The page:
We heard that instead of giving Vanity URLs away for free, like it did last weekend, Facebook originally planned to auction them off to the highest bidder. Now a Facebook spokesperson tells us it’s true.
Facebook’s first idea was to auction them off in a standard “ascending” auction, where the URL and user name would have gone to highest bidder at the highest bid. The problem there was Facebook would have had to close millions of real-time auctions in a very short period of time, creating a tremendous load on its servers. Facebook also worried about giving wealthier users advantages over poorer ones.
To reduce that load, Facebook next thought about going with a Vickery auction — where interested parties submit one bid and the highest-bidder wins, but only pays a penny more than the second-highest bid. That idea was nixed as too complicated.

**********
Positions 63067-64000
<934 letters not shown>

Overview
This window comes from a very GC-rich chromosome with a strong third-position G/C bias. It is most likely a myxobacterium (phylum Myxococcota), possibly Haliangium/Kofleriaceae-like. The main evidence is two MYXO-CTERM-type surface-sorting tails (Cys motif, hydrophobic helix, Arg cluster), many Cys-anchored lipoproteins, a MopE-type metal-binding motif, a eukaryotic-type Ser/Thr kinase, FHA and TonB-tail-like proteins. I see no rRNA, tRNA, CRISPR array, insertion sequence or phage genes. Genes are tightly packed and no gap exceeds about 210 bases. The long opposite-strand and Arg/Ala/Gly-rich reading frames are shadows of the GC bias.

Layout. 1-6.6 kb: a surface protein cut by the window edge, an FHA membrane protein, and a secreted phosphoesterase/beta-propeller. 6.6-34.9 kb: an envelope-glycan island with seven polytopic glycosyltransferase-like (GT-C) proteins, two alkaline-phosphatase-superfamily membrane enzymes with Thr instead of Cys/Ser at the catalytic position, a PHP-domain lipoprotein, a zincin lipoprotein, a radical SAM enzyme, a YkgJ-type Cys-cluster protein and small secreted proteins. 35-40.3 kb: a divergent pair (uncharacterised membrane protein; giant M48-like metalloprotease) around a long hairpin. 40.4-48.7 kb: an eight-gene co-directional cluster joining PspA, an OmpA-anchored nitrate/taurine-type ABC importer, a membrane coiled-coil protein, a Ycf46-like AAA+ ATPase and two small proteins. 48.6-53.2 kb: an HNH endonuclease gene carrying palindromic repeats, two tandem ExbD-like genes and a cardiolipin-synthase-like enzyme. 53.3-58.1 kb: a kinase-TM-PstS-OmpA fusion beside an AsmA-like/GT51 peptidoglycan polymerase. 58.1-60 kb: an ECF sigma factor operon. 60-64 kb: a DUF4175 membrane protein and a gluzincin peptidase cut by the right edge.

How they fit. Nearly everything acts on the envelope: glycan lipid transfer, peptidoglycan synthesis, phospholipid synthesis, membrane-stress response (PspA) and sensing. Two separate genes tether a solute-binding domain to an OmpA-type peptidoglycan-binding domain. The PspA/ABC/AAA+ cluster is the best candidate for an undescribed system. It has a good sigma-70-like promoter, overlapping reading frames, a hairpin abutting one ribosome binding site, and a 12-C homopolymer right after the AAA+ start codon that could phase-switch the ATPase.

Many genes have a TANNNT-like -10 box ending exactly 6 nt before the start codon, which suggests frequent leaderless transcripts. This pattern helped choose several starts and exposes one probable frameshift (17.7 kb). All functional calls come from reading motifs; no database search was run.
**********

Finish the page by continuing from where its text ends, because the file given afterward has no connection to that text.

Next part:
Facebook also told us that users it tested the auctions with gave them hard pushback on being asked to pay for Vanity URLs at all. The main point raised in feedback was that competitors like Twitter and MySpace already let users have URLs to correspond with their user names for free.